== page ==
University Professor; Edgar Starke, Jr Professor of Materials Science and Engineering, University of Virginia
Charlottesville, VA, USA
Presenting: "Multifunctional Nano to Macro Metallic Lattice Materials and Structures"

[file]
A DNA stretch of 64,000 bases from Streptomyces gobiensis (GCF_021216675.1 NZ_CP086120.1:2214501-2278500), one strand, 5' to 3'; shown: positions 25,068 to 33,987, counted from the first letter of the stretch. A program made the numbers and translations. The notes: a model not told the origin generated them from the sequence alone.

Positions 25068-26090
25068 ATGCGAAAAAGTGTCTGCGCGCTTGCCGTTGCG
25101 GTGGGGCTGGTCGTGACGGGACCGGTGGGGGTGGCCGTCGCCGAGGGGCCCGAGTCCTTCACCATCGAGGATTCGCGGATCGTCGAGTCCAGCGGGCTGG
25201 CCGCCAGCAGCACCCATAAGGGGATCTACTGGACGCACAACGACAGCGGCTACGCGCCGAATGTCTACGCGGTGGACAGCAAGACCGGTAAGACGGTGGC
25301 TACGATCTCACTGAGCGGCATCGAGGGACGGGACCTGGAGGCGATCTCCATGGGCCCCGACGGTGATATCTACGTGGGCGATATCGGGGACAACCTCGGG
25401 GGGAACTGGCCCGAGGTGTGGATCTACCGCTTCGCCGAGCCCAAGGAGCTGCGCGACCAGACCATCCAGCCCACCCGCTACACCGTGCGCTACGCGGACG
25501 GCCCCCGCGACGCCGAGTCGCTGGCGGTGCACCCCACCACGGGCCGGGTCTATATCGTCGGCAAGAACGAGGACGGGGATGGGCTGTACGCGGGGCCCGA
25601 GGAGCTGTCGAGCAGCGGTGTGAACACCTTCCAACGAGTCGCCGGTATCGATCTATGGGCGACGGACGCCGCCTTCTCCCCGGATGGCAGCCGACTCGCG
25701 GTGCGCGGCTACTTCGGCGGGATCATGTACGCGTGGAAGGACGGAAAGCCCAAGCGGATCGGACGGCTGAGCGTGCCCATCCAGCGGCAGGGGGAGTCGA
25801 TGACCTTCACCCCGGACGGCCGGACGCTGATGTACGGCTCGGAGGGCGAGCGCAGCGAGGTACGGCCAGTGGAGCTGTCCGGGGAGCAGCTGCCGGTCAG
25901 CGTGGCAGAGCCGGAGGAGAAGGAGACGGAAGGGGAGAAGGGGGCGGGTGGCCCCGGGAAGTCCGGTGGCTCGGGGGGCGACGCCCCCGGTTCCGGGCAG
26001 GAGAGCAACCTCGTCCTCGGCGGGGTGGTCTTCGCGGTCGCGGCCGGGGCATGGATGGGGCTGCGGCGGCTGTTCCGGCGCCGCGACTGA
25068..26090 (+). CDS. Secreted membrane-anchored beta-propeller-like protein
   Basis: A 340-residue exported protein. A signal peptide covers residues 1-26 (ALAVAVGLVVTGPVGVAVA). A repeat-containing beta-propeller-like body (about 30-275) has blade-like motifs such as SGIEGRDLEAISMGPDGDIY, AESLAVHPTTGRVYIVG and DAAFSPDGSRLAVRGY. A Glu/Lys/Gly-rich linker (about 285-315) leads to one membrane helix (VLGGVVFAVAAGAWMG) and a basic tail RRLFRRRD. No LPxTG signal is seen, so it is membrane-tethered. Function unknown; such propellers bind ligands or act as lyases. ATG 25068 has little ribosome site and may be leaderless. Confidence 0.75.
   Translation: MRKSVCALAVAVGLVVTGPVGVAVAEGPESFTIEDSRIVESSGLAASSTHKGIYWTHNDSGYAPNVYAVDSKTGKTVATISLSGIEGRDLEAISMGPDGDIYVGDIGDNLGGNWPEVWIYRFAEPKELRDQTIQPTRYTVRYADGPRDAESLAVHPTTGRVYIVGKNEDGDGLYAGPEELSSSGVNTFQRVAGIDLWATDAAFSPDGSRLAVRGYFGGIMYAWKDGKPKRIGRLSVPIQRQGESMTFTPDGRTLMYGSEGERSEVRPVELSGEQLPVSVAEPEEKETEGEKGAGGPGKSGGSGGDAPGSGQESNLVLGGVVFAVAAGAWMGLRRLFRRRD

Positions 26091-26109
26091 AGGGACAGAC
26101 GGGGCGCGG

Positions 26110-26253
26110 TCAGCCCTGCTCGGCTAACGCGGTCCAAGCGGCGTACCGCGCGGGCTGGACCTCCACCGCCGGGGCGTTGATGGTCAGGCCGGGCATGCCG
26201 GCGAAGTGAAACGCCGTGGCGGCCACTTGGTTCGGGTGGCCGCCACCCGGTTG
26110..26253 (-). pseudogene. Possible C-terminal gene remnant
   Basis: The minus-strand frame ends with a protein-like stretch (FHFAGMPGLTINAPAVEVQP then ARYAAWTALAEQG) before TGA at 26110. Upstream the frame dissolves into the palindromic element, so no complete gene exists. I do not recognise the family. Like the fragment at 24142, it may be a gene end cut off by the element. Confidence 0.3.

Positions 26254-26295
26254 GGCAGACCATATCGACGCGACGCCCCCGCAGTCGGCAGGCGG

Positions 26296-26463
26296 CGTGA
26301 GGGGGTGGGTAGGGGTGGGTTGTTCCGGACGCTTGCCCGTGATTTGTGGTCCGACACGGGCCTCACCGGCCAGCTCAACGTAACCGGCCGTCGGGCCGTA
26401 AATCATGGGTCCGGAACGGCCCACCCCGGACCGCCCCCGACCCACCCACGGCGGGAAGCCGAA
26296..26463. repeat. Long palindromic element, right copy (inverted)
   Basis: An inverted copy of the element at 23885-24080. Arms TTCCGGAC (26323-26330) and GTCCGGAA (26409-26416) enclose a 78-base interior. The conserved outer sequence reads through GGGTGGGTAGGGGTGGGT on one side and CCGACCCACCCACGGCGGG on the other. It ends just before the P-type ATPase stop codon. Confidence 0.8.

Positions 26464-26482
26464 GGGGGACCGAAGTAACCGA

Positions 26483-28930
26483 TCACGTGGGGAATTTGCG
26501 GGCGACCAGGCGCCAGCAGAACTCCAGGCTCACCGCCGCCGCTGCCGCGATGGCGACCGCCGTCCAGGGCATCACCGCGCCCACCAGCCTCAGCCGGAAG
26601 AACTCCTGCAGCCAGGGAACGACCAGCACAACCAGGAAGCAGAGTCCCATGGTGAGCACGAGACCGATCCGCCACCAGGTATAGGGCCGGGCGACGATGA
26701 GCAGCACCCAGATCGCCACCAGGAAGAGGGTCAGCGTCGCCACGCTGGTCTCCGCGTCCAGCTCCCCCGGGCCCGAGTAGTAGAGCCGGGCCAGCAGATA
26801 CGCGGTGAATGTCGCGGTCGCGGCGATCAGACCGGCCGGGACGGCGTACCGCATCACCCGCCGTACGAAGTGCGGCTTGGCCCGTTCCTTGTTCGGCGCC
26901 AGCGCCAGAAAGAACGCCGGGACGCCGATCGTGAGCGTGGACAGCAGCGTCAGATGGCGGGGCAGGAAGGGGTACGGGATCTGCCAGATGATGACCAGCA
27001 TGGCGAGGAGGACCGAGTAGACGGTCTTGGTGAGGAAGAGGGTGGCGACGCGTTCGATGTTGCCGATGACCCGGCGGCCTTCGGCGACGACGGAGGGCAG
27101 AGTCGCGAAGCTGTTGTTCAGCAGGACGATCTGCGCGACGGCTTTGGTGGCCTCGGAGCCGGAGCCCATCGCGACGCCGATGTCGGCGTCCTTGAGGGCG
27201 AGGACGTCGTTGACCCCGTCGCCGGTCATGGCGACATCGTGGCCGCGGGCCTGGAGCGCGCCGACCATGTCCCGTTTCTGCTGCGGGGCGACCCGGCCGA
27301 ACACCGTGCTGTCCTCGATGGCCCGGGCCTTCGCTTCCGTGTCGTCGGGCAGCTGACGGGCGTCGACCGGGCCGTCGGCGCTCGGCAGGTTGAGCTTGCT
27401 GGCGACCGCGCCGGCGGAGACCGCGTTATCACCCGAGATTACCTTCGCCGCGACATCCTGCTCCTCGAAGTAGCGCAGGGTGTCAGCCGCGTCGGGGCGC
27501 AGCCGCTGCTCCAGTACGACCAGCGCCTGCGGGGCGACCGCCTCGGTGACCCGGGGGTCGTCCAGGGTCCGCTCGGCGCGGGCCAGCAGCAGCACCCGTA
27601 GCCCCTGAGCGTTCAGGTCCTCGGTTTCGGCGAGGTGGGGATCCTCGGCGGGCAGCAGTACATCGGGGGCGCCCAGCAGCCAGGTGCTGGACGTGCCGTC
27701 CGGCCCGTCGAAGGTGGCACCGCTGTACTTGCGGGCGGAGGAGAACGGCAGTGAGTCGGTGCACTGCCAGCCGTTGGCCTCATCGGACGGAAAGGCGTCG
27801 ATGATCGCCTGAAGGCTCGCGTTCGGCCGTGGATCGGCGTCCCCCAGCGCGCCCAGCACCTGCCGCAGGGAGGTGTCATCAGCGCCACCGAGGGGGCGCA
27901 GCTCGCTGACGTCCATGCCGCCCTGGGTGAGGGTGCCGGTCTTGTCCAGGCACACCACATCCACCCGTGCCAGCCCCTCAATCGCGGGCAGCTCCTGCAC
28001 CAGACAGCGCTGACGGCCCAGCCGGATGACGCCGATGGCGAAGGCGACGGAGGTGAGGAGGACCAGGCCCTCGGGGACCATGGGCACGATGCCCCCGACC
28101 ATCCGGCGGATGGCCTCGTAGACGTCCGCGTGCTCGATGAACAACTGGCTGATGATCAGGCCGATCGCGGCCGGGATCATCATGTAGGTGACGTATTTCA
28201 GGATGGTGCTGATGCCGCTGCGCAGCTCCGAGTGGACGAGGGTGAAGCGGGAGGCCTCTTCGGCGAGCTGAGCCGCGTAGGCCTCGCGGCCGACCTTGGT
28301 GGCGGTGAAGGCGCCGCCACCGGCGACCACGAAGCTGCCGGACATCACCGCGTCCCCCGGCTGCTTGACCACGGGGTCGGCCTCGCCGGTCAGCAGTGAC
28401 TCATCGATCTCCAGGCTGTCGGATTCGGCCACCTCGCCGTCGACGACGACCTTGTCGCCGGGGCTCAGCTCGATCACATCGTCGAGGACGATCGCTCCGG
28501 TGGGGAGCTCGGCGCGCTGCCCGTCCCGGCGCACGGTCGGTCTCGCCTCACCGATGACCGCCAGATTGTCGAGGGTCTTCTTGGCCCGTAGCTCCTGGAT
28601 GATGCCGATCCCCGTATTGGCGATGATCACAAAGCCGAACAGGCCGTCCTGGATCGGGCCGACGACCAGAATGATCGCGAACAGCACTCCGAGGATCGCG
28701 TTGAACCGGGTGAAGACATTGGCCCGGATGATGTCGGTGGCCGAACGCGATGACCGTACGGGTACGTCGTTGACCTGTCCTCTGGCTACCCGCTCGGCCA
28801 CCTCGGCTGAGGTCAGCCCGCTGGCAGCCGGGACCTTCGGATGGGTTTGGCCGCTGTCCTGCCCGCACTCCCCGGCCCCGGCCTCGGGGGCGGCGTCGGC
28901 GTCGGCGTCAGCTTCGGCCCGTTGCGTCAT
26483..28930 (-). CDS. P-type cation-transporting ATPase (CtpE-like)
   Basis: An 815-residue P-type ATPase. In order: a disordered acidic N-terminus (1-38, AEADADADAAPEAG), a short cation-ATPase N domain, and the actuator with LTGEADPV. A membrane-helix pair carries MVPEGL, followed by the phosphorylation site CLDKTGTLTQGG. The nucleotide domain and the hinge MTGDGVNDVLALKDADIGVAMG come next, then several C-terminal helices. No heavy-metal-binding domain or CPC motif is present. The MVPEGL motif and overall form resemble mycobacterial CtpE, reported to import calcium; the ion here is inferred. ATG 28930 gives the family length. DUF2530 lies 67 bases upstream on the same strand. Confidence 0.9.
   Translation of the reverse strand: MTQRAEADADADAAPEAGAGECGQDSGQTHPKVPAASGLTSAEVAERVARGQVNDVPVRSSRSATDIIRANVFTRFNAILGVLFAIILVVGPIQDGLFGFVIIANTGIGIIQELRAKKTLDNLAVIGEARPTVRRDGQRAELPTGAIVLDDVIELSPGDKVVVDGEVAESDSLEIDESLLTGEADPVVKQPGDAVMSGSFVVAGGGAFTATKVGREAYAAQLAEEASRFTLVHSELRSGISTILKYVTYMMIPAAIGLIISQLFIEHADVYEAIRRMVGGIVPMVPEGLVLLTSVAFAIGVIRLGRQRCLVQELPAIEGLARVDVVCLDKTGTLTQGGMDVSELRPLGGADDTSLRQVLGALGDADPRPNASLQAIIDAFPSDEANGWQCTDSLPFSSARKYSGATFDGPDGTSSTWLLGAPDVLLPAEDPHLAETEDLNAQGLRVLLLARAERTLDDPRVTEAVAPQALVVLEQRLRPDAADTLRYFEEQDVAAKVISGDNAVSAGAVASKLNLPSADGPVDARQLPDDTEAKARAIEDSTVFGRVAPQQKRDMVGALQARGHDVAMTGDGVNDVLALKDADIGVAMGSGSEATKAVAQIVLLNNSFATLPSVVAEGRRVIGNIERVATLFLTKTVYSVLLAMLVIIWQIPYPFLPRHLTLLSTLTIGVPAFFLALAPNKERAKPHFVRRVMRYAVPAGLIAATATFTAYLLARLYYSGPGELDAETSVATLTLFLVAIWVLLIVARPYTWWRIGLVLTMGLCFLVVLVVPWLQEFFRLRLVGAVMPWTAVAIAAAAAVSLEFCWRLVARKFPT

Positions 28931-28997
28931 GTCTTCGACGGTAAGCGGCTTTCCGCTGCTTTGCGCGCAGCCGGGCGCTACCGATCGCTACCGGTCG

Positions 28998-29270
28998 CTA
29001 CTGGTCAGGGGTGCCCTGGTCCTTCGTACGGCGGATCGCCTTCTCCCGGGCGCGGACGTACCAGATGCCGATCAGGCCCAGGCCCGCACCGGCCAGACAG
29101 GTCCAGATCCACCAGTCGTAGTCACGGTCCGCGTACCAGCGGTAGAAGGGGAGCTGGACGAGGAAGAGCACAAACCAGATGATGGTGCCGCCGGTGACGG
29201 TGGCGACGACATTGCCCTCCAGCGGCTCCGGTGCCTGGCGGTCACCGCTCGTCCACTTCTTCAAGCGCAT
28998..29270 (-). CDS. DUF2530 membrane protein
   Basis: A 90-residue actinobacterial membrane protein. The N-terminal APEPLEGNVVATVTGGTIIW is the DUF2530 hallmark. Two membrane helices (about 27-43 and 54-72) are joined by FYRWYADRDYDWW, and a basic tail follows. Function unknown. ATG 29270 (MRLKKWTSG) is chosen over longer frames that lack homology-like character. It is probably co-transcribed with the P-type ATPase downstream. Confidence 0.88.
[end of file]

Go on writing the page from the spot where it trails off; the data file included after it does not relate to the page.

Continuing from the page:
Numerous applications are emerging for metallic cellular materials made from alloys whose compositions and microstructures have been tailored to provide compelling combinations of material properties. Structures that are required to support high bending loads are often optimized by sandwich panels. These are best made from high specific strength metals using open cell lattices with strut widths in the millimeter range; other applications such as multifunctional heat plate structures made from high temperature metals with high thermal conductivity also exploit open cell topologies, but with strut widths in the micrometer range to promote liquid permeation and maximize working fluid evaporation rates. Closed cell systems offer the opportunity to reach the theoretical limits of stiffness both, for anisotropic and isotropic systems, and are therefore best fabricated from high specific stiffness metals. These closed cell systems also offer thermal insulation, acoustic damping and impulsive load mitigation opportunities; expanding the types of metal that maximize their performance. As lattice strut or web thicknesses decrease into the nanometer regime, new functionalities may emerge including the opportunity to manipulate phonon transport, control chemical reaction rates, and, perhaps exploit defect starvation concepts to increase lattice strength. However, none of these applications can be realized without advances in scalable processes for the affordable manufacture of metallic cellular materials that retain critical properties of the solid metal from which they are made. This presentation will use emerging applications, such as those above, to motivate an assessment of 3D metal additive, new subtractive and metal forming methods for making millimeter to micrometer scale open and closed cell lattices. Preliminary results for a space-holding concept for making nickel nanolattices will also be presented and the challenges of its scale-up discussed.